SRM GLOBAL FUND LIMITED PARTNERSHIP v. COUNTRYWIDE FINANCIAL CORPORATION
SRM GLOBAL FUND LIMITED PARTNERSHIP, Plaintiff-Appellant,
COUNTRYWIDE FINANCIAL CORPORATION, n/k/a Bank of America Home Loans, ANGELO R. MOZILO, DAVID SAMBOL, ERIC P. SIERACKI, Defendants-Appellees,
BANK OF AMERICA CORPORATION, KENNETH D. LEWIS, Defendants.
United States Court of Appeals, Second Circuit.
November 23, 2011.
DAVID BOIES (Philip C. Korologos, Boies, Schiller & Flexner LLP, New York, NY, Richard B. Drubel, Matthew J. Henken, Boies, Schiller & Flexner LLP, Hanover, NH, George A. Zelcs, Korein Tillery LLC, Chicago, IL, Stephen M. Tillery, Douglas R. Sprong, Peter Rachman, Christopher A. Hoffman, Korein Tillery LLC, St. Louis, MO., on brief), Boies, Schiller & Flexner LLP, New York, NY., for Appellants.
BRIAN A. PASTUSZENSI (Alexis L. Shapiro, Goodwin Procter LLP, Boston, MA, Mark Holland, Goodwin Procter LLP, New York, NY, Richard M. Wyner, Goodwin Procter LLP, Washington, DC, on brief), Goodwin Procter LLP, Boston, MA, for Appellee Countrywide Financial Corporation, n/k/a Bank of America Home Loans, for Appellees.
Lori Lynn Phillips, Orrick, Herrington & Sutcliffe LLP, Seattle WA, Michael D. Torpey, Penelope A. Graboys Blair, Orrick, Herrington & Sutcliffe LLP, San Francisco, CA, for Appellee David Sambol.
SHIRLI FABBRI WEISS (Keara M. Gordon, DLA Piper LLP, (US), New York, NY, David Priebe, DLA Piper LLP, (US), East Palo Alto, CA), DLA Piper LLP (US), San Diego, CA, for Appellee Eric P. Sieracki.
Present: DENNIS JACOBS, ROBERT A. KATZMANN, DEBRA ANN LIVINGSTON, Circuit Judges.
UPON DUE CONSIDERATION, IT IS HEREBY ORDERED, ADJUDGED AND DECREED that the judgment of the district court be AFFIRMED.
Appellant SRM Global Fund Limited Partnership appeals from a judgment of the United States District Court for the Southern District of New York (Berman, J.), dismissing its securities and common-law fraud complaint against Countrywide Financial Corporation and three of its officers.
SRM asserted claims for violations of the Securities Exchange Act of 1934—specifically Section 10(b), 15 U.S.C. § 78j(b); Rule 10b-5, promulgated under the Exchange Act, 17 C.F.R. § 240.10b-5; Section 18(a), 15 U.S.C. § 78r(a); and Section 20(a), 15 U.S.C. § 78t(a)—and common-law fraud. The district court dismissed the complaint for failure to identify an actionable misstatement or omission. We assume the parties' familiarity with the underlying facts, the procedural history, and the issues presented for review.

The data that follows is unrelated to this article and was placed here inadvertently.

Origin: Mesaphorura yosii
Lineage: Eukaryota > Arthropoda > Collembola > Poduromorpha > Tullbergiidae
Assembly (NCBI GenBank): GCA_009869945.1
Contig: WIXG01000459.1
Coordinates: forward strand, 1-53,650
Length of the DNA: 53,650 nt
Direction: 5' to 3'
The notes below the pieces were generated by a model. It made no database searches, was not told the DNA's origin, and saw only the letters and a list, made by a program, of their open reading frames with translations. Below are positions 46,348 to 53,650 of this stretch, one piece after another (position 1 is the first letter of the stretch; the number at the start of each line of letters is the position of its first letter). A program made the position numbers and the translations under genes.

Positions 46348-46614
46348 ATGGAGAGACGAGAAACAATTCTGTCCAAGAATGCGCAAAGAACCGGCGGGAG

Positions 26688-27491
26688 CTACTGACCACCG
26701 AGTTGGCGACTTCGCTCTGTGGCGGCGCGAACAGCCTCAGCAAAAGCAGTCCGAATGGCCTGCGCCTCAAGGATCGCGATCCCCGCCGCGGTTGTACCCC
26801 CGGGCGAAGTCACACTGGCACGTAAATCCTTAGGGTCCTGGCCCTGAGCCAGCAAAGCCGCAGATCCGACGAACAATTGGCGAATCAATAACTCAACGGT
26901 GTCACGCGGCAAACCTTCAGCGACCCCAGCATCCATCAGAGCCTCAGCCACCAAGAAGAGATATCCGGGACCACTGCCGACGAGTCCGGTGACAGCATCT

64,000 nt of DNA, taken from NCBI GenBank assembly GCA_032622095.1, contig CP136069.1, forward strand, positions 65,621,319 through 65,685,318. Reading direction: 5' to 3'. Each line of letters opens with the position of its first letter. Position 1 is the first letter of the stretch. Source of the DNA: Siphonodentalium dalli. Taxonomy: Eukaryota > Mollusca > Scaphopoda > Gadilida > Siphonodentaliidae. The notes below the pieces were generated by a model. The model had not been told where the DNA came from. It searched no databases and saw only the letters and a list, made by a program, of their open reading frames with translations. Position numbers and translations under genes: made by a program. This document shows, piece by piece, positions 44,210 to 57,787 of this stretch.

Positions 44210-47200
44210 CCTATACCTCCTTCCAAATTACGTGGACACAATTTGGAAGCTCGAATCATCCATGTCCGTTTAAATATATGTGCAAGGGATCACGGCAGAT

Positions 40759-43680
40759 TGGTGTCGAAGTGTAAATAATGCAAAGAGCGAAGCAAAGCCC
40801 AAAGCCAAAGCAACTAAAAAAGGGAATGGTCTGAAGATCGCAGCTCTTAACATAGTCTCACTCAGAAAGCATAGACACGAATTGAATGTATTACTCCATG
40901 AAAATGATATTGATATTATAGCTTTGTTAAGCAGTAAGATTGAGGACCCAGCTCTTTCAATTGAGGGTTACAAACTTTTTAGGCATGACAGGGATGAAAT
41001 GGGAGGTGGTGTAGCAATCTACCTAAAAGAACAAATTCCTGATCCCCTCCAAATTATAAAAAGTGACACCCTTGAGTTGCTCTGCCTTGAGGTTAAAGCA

Having conducted the requisite review of the record, see Scalisi v. Fund Asset Mgmt., L.P., 380 F.3d 133, 137 (2d Cir. 2004), we affirm the dismissal of SRM's complaint for substantially the reasons stated in the district court's thorough and well-reasoned opinion. See SRM Global Fund Ltd. P'ship v. Countrywide Fin. Corp., No. 09 Civ. 5064 (RMB), 2010 WL 2473595 (S.D.N.Y. June 17, 2010). One issue is closer than others, and as to that as well we agree with the district court, which ruled that SRM failed to identify any statements actionable under Section 18. The plaintiff was required to specify a statement in a qualifying SEC filing that was "at the time and in the light of the circumstances under which it was made false or misleading with respect to any material fact." 15 U.S.C. § 78r(a). The amended complaint relies on four SEC filings: Countrywide's 2006 and 2007 Form 10-Ks and two Form 8-Ks filed on August 6, 2007 and October 26, 2007. (Amended Complaint ("AC") ¶ 320.)1 The 10-Ks, alleges SRM, falsely state that Countrywide had "developed a comprehensive Liquidity Management Plan (`LMP') to moderate liquidity risk with the goal of maintaining adequate, appropriate, and cost-effective sources of liquidity under all market conditions." (Id. ¶ 112.) The 2007 10-K advised that Countrywide had "adequate liquidity to meet our obligations, including—but not limited to—our commitments to lend, maturities of debt and obligations to fund rapid amortization events. At December 31, 2007, we estimate that we have available liquidity totaling $36.6 billion." (Id.) The 2006 10-K made similar representations. (Id. ¶ 113.) In its August 6, 2007 8-K, Countrywide represented that it had net available liquidity of $186.5 billion as of June 30, 2007. (Id. ¶ 53.) A press release accompanying its October 26, 2007 8-K stated that, during the third quarter, Countrywide had "stabilized its liquidity," "strengthened its capital position," and "anticipate[d] that the company will be profitable in the fourth quarter." (Id. ¶ 72.) SRM argues that these statements were false and misleading because, almost a year later, Countrywide officers identified July 2007 as the time period in which Countrywide had lost viability, and August 2, 2007 as the date on which liquidity "disappeared" (although SRM acknowledges that Countrywide continued to access tens of billions of dollars in new liquidity after that date). (Id. ¶ 76.) Fraud cannot be pled by hindsight. See Shields v. Citytrust Bancorp, Inc., 25 F.3d 1124, 1129 (2d Cir. 1994). Countrywide's optimistic statements about future profitability constitute non-actionable forward-looking statements. See San Leandro Emergency Medical Group Profit Sharing Plan v. Philip Morris Cos., 75 F.3d 801, 811 (2d Cir. 1996); see also Rombach v. Chang, 355 F.3d 164, 174 (2d Cir. 2004) ("[E]xpressions of puffery and corporate optimism do not give rise to securities violations."). The same is true of Countrywide's high hopes for its "Liquidity Management Plan." See ECA & Local 134 IBEW Joint Pension Trust of Chicago v. JP Morgan Chase Co., 553 F.3d 187, 206-07 (2d Cir. 2009) (characterizing as "no more than puffery" statements that company would "continue to reposition and strengthen its franchises with a focus on financial discipline" and that company had "risk management processes that are highly disciplined and designed to preserve the integrity of the risk management process" (alterations and internal quotation marks omitted)). Finally, SRM has not alleged facts demonstrating that Countrywide misstated its liquidity position in its public filings.